Quicumque Christum Quaeritis

 
This past Sunday, alongside many Christians around the globe, we celebrate the Feast of the Transfiguration. Once again I found comfort in this 5th century prayer etched into our church’s cornerstone: Whoever you are who seek Christ, raise your eyes on high.  The prayer continues on to proclaim that those who seek “will be allowed to see a sign of eternal glory”. This week, as we celebrate this glorious event in our Lord’s life, it is not hard to look out and see a very needy world. Singing this prayer at Vespers over the weekend, it is my  hope and prayer that all of us, whoever we may be, might take a moment to look up; and in so doing,  truly catch a blessing of God’s glory.
 
This entry was posted in Church of the Transfiguration, Feast Days and Celebrations, Gloriae Dei Cantores, God, Jesus, Liturgy of the Hours and tagged , , , by Melodius Monk. Bookmark the permalink.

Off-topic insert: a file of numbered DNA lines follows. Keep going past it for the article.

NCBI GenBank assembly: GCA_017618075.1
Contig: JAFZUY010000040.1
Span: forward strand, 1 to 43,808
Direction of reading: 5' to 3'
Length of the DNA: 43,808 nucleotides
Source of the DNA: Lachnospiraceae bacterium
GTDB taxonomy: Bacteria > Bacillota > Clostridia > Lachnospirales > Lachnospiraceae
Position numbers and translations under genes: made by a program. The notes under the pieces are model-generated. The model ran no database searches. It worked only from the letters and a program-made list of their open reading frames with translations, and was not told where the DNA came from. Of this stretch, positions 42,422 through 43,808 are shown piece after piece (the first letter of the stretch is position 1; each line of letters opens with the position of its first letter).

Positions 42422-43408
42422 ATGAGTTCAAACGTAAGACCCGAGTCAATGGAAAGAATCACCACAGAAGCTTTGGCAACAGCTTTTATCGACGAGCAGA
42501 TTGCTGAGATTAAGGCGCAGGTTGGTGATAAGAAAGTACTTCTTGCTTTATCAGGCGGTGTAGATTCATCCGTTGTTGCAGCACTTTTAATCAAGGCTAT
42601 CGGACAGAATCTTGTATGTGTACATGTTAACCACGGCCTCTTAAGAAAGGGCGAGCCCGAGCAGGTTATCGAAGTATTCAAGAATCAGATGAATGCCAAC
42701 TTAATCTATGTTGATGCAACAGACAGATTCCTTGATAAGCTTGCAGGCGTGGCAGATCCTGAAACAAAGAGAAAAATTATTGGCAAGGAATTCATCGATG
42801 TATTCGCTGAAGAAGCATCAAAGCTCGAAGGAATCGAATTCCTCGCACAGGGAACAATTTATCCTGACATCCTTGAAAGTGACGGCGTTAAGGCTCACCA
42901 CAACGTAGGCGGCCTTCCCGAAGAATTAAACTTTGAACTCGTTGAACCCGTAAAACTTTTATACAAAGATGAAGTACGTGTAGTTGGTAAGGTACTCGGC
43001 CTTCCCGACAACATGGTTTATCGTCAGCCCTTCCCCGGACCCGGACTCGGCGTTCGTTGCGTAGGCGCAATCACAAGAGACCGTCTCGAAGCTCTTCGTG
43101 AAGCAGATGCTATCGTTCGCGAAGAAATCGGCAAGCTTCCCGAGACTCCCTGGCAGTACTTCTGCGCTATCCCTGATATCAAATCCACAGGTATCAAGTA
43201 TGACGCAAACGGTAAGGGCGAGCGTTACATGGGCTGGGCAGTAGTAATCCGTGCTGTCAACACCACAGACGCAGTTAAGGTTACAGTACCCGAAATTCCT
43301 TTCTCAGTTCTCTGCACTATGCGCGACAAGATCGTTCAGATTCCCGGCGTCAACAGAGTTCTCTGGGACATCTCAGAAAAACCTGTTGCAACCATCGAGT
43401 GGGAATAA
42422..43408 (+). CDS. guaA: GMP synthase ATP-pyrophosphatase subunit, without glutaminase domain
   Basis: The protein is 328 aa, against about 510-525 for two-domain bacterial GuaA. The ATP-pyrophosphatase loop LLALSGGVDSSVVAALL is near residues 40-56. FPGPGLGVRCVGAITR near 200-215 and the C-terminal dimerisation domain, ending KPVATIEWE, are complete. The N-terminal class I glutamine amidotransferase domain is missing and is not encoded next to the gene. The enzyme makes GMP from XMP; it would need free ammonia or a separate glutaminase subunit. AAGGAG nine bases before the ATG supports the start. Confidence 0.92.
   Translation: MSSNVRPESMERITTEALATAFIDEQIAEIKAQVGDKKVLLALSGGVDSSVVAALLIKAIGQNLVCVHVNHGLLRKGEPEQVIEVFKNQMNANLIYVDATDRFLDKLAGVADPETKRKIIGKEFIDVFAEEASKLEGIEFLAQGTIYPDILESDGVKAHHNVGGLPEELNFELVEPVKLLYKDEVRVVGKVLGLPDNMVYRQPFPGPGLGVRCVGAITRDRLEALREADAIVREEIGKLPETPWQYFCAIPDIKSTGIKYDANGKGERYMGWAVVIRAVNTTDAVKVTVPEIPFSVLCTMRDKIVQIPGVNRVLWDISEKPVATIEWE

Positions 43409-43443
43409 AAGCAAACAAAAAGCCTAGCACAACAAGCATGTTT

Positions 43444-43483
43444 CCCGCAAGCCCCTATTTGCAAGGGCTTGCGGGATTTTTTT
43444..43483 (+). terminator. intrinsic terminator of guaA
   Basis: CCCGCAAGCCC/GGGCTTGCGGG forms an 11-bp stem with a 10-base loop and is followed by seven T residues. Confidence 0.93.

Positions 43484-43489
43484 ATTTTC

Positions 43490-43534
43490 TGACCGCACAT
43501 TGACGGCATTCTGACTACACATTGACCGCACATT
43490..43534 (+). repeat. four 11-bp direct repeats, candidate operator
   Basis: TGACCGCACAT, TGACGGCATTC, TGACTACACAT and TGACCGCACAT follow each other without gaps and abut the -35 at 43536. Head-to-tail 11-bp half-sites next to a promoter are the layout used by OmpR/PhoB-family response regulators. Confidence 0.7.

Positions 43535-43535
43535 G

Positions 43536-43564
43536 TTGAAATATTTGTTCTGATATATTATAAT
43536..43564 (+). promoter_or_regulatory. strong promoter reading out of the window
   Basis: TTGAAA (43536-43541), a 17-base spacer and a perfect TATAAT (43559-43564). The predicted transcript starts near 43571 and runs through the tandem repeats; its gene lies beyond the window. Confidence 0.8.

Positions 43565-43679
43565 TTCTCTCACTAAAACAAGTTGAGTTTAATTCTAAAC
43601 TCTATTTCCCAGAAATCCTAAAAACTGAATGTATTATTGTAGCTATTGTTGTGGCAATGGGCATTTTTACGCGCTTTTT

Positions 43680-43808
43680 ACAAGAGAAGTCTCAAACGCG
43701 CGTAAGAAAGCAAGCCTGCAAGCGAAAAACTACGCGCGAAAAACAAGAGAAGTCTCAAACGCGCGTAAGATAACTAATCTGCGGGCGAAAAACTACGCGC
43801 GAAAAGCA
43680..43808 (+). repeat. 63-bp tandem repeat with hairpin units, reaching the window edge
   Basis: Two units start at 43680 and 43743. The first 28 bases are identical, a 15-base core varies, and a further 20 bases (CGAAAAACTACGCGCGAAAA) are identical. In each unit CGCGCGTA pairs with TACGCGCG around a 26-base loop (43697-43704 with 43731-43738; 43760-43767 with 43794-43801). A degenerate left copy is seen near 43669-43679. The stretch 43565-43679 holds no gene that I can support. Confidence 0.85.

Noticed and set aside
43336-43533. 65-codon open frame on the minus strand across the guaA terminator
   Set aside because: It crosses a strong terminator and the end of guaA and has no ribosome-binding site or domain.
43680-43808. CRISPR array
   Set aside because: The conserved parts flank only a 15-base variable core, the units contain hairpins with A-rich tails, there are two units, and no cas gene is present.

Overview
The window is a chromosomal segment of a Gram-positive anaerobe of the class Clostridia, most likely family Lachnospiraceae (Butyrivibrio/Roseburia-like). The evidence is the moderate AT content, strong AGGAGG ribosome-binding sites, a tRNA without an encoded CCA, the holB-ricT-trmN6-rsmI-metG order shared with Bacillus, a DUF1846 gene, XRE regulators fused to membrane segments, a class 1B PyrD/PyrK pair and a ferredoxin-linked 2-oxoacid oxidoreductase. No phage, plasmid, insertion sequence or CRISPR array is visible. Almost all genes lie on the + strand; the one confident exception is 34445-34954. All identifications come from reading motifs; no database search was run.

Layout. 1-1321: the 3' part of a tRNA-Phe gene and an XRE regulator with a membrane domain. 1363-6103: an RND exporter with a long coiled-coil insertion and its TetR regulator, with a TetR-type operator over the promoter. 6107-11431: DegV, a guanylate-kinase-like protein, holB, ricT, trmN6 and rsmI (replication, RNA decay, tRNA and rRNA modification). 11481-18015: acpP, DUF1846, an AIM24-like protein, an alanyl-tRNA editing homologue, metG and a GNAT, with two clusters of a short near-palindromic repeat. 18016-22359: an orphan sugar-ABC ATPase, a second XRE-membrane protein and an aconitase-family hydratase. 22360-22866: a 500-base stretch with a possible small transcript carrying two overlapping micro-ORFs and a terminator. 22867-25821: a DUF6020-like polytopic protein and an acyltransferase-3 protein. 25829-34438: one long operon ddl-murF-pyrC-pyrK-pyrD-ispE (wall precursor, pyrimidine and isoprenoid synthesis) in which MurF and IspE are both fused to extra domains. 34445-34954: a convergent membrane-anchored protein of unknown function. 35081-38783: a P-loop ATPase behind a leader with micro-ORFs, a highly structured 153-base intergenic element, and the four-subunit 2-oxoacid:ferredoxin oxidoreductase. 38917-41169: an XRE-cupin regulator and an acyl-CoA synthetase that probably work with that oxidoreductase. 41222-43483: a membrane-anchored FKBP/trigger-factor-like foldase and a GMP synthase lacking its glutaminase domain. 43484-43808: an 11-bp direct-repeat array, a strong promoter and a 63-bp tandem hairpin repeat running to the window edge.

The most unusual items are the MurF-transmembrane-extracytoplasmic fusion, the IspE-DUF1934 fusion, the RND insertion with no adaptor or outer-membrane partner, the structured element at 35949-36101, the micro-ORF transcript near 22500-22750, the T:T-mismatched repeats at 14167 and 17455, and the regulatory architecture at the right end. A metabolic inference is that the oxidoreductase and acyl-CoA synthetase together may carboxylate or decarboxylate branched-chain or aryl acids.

About Melodius Monk

I'm 30 years old, and I grew up at the Community of Jesus. My parents moved from Ohio to live at the Community two years before I was born, so with the exception of a few years at college, I’ve lived in the Community my whole life. I became a Novice Brother in 2003, and made my profession as a brother in 2005. Currently I have a pretty varied life as a brother. In addition to daily responsibilities in our liturgies, I cook, sing, play trumpet, and am responsible for various cleaning and maintenance needs in the church building (my favorite jobs is changing the light bulbs at 45 feet!) I also arrange transportation for brothers to various appointments, work on repairing musical instruments, clean the barn, give tours of the church, make the weekly food menu for the Friary, and help out with various other needs as they arise around the Community. Growing up, I was not particularly interested in the religious life, but I met Jesus at an inter-varsity fellowship meeting my second year in college, and that re-directed my life drastically. I feel very fortunate to have found my life’s calling, and the hope for more wholeness is what keeps me on my monastic journey on difficult days.

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